A fidelity bond protects a business against employees’ dishonest or fraudulent actions, such as theft and forgery. It’s a type of insurance often used as part of a business’ risk management strategy. Fidelity bonds may be required depending on the type of business activity or industry and can also safeguard a business’ clients and customers against employee dishonesty. ERISA bonds are a popular type of fidelity bond.

Subdivision Bonds

A construction principal uses a subdivision bond to assure a city, county, or state that a subdivision project is appropriately financed and will be completed to meet mandatory public improvements. A local authority may require any builder, developer, or landowner to have a subdivision bond when filing a lot map or receiving a building permit. Generally, subdivision bonds apply to new construction of buildings, curbs, drainage systems, gutters, sewers, sidewalks, and streets.

Court Bonds

Court bonds, or judicial bonds, protect an individual from potential losses resulting from a court decision during civil proceedings. Court bonds are split into defendant and plaintiff bonds. Defendant bonds prevent a plaintiff from pursuing satisfaction of a claim while the defendant may regain control over contested property or postpone a legal order affecting property rights. Plaintiff bonds guarantee the defendant’s protection if the plaintiff loses in a civil proceeding. The plaintiff is then responsible for damages suffered by the defendant.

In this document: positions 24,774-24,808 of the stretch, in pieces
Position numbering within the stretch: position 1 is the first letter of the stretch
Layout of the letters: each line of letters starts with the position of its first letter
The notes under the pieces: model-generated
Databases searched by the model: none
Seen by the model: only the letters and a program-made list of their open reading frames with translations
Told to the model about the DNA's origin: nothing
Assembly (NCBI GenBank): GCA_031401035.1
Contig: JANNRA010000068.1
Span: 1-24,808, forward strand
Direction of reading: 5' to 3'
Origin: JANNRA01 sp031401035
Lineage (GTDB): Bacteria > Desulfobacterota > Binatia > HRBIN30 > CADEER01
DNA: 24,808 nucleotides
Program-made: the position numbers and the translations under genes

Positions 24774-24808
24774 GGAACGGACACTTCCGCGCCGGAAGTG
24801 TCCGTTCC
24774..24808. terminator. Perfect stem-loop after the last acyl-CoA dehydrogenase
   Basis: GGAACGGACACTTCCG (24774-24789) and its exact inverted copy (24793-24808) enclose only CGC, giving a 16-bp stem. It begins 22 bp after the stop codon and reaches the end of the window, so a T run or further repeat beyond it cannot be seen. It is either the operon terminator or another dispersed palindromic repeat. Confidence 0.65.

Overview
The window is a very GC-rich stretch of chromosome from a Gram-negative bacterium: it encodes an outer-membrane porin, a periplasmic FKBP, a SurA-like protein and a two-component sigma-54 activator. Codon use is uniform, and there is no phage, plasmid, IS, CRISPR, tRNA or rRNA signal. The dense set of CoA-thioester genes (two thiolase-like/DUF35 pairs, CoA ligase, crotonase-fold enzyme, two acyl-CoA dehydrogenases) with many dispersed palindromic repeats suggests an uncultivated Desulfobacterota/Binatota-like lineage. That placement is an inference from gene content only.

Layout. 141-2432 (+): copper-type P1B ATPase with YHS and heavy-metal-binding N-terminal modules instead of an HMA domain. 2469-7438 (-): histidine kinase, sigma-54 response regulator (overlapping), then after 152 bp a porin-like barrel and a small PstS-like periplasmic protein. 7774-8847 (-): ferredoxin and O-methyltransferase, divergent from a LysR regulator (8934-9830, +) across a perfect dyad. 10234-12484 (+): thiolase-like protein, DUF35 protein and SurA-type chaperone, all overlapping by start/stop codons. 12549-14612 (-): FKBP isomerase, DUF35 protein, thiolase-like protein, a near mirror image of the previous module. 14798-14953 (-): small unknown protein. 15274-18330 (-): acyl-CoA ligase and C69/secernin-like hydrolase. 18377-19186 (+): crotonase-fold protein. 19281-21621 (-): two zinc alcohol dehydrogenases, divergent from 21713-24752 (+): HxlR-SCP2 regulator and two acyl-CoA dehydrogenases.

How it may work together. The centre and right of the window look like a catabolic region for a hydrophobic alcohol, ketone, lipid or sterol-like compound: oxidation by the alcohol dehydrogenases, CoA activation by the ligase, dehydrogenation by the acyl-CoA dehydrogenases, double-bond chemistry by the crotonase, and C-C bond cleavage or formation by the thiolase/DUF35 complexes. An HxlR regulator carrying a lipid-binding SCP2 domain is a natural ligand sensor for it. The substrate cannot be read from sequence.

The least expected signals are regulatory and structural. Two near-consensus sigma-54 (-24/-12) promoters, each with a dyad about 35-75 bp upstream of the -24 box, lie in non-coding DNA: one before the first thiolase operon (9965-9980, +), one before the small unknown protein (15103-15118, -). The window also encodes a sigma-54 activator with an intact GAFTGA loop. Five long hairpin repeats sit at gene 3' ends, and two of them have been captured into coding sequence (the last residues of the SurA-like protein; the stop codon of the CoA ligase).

Conservator Bonds

Also called a guardianship bond, a conservator bond is used when a conservator is appointed to handle the financial affairs of a minor or incapacitated adult, called the conservatee. Usually, this type of bond is required when the sole purpose of certain assets is the care and well-being of the conservatee. The bond aims to prevent mismanagement of the conservatee’s assets and is mandatory in some states.

Surety Bonds

Surety bonds are mostly used in construction projects and guarantee that a party will perform a contractually agreed-upon service. Three parties are involved: principal, obligee, and surety. The principal is whichever party needs the bond, such as a contractor, while the obligee is the party requiring the bond. The surety is an insurance company, such as King Insurance, that guarantees that the principal has the ability to fulfill their part of the contract. The obligee is reimbursed by the surety if the principal fails to perform the agreed-upon service.

Public Officials

Public official bonds let many types of public officials, such as city managers, commissioners, and notaries, show the general public that their services are trustworthy. Many times, public officials are required by law to be bonded because they handle money and sensitive private information. If unethical service occurs, an affected citizen can file a claim against the bond to recover lost monies.

Liquor Licenses

A liquor license bond pledges that the licensee, such as a liquor store, restaurant, or winery, will follow all laws, regulations, and statutes dictated by their liquor license, including payment of all alcohol taxes. The bond must be maintained to continue business operations. Types of liquor license bonds vary by state, and King Insurance can help you determine which are applicable to your business and state.